Watch out for…
Fake charity appeals for tragedies
What’s the threat?
Scammers are exploiting the recent tragic events in London and Manchester by tricking people with fake charity appeals. In particular, fraudsters are claiming to be raising money for victims of the Grenfell Tower fire. Posing as official charities and support organisations, they are emailing, texting and phoning people, and posting messages on social-media sites, requesting donations. Some scammers are even pretending to be victims of the fire, and are making direct appeals for money.
Another tactic is to tempt you into clicking a link that promises to show you footage or images of the fire. Scammers often try to seduce people after tragedies and terrorist attacks with ‘unseen’ or ‘sensational’ videos and images that TV channels won’t show.
Clicking a link in these messages takes you to sites that try to steal your personal data, including your bank details. Downloading an attachment from one of the scam emails installs malware on to your computer.
What can you do?
Always be suspicious of an appeal for money by phone, text or email, or on social media. There are several legitimate ways to donate money to those affected by the Grenfell fire, including via the Kensington & Chelsea Foundation’s page on the charity website JustGiving (www.snipca.com/24728), which had raised over £250,000 within a week of the tragedy. The London Evening Standard is also raising money through JustGiving (www.snipca.com/24731, see screenshot), while the British Red Cross has launched its own fund at www.snipca.com/24730.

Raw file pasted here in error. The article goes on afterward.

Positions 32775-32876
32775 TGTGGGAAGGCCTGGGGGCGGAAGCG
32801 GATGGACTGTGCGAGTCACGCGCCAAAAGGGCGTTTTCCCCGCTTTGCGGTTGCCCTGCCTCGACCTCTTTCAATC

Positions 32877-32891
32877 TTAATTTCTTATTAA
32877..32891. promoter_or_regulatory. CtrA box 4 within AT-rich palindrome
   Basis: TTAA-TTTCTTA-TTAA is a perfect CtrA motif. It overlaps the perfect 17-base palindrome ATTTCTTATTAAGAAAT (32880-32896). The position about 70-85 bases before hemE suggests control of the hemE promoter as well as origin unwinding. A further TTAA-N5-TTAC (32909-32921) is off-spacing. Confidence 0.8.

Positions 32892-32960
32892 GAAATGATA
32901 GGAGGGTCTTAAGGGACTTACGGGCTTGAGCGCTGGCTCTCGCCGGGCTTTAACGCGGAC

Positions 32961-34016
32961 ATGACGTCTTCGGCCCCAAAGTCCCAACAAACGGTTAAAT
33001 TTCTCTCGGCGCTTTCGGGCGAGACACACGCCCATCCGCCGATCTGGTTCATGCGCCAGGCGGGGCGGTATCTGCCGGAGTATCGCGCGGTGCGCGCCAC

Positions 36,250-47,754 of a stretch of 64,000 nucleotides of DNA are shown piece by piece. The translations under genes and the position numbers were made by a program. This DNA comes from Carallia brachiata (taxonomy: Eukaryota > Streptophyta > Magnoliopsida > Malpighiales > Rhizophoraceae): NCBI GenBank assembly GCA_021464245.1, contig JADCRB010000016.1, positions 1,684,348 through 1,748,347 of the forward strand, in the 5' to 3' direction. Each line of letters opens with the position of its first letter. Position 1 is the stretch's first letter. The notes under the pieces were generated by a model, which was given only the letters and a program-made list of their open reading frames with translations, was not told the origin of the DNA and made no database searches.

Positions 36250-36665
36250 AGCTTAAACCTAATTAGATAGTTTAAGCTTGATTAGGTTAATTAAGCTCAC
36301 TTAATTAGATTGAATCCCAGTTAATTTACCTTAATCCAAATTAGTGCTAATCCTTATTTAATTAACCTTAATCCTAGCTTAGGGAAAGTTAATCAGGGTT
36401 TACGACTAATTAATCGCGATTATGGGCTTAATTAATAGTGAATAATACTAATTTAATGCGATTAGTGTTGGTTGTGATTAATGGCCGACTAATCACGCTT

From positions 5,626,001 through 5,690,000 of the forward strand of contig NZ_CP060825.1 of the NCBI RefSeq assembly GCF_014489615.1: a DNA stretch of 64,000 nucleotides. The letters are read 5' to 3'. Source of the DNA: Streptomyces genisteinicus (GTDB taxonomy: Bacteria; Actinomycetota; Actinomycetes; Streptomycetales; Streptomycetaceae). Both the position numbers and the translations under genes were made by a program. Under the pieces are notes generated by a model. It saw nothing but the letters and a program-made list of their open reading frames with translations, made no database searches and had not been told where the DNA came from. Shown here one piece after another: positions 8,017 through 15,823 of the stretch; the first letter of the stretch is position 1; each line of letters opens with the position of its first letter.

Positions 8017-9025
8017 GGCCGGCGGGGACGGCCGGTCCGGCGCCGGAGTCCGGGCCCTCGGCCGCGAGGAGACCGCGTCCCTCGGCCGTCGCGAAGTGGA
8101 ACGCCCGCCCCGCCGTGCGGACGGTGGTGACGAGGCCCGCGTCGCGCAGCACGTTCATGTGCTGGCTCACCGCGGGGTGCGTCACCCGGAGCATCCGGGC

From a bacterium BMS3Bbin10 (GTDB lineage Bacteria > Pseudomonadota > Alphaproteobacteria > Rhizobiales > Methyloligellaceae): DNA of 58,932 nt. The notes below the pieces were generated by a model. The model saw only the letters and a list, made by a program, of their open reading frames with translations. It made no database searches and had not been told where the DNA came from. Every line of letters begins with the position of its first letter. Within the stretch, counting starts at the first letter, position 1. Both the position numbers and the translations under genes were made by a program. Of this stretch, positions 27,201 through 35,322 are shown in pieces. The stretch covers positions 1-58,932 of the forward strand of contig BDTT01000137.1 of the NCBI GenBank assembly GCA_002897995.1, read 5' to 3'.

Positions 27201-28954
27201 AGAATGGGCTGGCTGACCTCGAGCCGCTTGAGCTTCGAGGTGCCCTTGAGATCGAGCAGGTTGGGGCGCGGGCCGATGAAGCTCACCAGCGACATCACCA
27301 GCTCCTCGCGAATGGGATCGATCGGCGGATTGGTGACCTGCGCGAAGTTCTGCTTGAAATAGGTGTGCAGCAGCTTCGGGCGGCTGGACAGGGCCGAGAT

More generally, you can check whether a charity is genuine by searching for it on the Government’s Charity Commission website (http://beta.charitycommission.gov.uk), which is currently in beta.
PC security is always a balancing act between safety and convenience. For example, we all know that we shouldn’t use the same or similar phrases in our passwords, but it’s often hard to think beyond our pet’s name or favourite book.
Password managers such as KeePass help, of course. Its new version (2.36) adds the option to search for passwords that are identical or similar. To do this, click Edit along the top, hover your mouse over Show Entries, then click Find Duplicate Passwords or Find Similar Passwords (see screenshot).
Another useful option here is Password Quality Report, which tells you how strong your password is in ‘bits’ by analysing how hard it is to guess. As KeePass explains at www.snipca.com/24732, only passwords with bits of more than 112 are considered ‘strong’.
If you don’t already use KeePass, download the new version from the link below. Click either the green installer or portable button under the ‘Professional’ heading. Despite the name, it’s completely free.
KeePass 2.36 http://keepass.info/download.html
Readers warn readers
Fake ‘iPhone testing’ offer
I’ve been seeing lots of fake pages online offering people the chance to test the latest iPhone 8. I know Apple wouldn’t open up iPhone 8 testing to the public. The web address always seems to be http://sylvanwins.cricket and the page in question says (using poor grammar), “Your has been selected because we need more beta-testers for the new iPhone 8”. This message appears as a pop up, then tells you that you’ll get a free iPhone 7 for doing the test. The web page tries to convince you it isn’t a joke or a scam. I would recommend you ignore this kind of message.
For more ways to protect your tech, try Computeractive magazine.
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